St. Paul Lawyer Unsuccessfully Fights Speeding Ticket

Minnesota case law summary by Attorney Richard Clem: MN Petty misdemeanor complaint.

State of Minnesota v. Nadezhda Vytchesdavvvna Wood. MN petty misdemeanor complaint

In 2010, Nadezhda Vytchesdavvvna Wood was admitted to practice law in Minnesota. On February 23, 2012, she was in a hurry and was driving southbound on Dale Street in St. Paul. Officer Scott Braski of the St. Paul police department noticed that she was driving fast, not signalling lane changes, and closely following other cars. He got out his radar device and clocked her at 52 miles per hour in the 30 MPH zone. He pulled her over and issued a ticket for speeding and following another vehicle too closely.

Wood requested a formal complaint, and on March 19, the City Attorney's Office filed a formal complaint with the Ramsey County District Court. It mailed and faxed copies of the complaint to Wood's office. The complaint had been prepared and signed by a paralegal in the City Attorney's office, based upon information found in the file. There was no dispute that Wood had received these copies. Both parties also agreed that the paralegal had not been present at the time of the offense, and did not have any personal knowledge of the incident, other than what was in the file.

Wood argued that the court lacked personal jurisdiction because the complaint had never been formally served on her. She also argued that the complaint should be dismissed because the paralegal lacked personal knowledge of the facts of the case. Finally, she requested a subpoena for the paralegal. The Ramsey County District Court denied these motions. Trial was held in April 2013. Officer Braski was the only witness. The court found Wood guilty. Wood decided to continue the fight, and appealed the case to the Minnesota Court of Appeals.

The Court of Appeals, in a published opinion authored by Judge Margaret H. Chutich, affirmed the conviction. The appellate court first noted that there is no requirement in the Rules of Criminal Procedure calling for formal service of the complaint. Since the complaint had been properly filed, and Wood was aware of the contents, there was no error.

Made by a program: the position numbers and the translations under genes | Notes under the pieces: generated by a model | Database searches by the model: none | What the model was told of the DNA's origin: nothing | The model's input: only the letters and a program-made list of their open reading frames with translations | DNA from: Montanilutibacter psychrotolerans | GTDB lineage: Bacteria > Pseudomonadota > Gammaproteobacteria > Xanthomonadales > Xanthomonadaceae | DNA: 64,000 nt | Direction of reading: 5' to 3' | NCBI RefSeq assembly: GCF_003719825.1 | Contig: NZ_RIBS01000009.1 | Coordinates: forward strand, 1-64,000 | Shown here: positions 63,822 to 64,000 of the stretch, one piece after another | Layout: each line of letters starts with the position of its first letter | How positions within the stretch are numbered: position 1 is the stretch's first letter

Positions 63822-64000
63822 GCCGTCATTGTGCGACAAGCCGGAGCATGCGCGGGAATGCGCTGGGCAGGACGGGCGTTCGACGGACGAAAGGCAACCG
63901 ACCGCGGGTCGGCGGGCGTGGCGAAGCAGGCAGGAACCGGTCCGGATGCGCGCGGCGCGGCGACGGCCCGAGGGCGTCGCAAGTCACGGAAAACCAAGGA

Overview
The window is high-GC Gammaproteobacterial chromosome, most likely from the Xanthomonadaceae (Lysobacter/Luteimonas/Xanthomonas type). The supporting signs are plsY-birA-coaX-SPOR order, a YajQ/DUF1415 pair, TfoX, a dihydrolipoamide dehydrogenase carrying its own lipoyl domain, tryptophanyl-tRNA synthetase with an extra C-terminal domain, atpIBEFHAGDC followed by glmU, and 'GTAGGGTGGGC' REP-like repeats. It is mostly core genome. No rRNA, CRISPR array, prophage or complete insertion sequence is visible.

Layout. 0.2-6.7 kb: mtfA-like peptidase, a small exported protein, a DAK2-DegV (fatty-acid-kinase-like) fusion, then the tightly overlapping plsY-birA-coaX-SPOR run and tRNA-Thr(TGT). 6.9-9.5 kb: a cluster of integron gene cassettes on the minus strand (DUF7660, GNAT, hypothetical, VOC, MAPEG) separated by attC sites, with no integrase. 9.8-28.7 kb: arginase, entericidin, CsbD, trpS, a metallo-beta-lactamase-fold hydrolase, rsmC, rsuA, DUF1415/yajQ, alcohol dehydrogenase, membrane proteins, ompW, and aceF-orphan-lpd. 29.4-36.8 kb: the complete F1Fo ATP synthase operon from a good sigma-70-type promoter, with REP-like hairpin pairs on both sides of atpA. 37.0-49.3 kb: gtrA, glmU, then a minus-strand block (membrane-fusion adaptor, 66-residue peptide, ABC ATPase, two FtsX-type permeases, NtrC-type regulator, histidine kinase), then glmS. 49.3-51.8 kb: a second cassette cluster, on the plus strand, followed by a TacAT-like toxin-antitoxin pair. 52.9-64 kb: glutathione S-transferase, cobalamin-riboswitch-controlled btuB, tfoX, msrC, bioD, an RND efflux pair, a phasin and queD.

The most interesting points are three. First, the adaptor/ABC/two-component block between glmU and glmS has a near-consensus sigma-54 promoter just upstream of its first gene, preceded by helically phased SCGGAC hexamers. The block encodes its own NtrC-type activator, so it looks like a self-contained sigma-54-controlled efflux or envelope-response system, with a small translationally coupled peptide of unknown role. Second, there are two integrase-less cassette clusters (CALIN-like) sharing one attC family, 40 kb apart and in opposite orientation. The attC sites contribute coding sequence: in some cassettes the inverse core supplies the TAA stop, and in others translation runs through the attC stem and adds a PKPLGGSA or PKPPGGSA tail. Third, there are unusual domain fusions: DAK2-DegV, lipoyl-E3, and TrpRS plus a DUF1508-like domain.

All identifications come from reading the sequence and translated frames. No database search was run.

The Court of Appeals also affirmed the lower court's ruling as to the complaint being signed by the paralegal without personal knowledge. It noted that the complaint specified the source of the paralegal's information, and that the defendant had not demonstrated any prejudice. However, the Court of Appeals did caution prosecutors to use a bit more specificity in the future: It noted that the preferred practice would be to add one sentence to the complaint specifying how the complainant received the information.

Finally, the Court of Appeals held that there was no error in not supoenaing the paralegal. Since the paralegal did, indeed, have no personal knowledge of the facts of the case, her testimony would not be relevant. The defendant had a full opportunity to cross examine the officer, and there was nothing in the record to indicate that Wood's rights had been violated.

For these reasons, the Court of Appeals affirmed the convictions.

No. A13-1048 (Minn. Ct. App. April 7, 2014).

Please see the original opinion for the court's exact language.


Richard P. Clem is an attorney and continuing legal education (CLE) provider in Minnesota. He has been in private practice in the Twin Cities for 25 years. He has a J.D., cum laude, from Hamline University School of Law in St. Paul and a B.A. in History from the University of Minnesota. His reported cases include: Asociacion Nacional de Pescadores a Pequena Escala o Artesanales de Colombia v. Dow Quimica de Colombia, 988 F.2d 559, rehearing denied, 5 F.3d 530 (5th Cir. 1993), cert. denied, 510 U.S. 1041 (1994); LaMott v. Apple Valley Health Care Center, 465 N.W.2d 585 (Minn. Ct. App. 1991); Abo el Ela v. State, 468 N.W.2d 580 (Minn. Ct. App. 1991).

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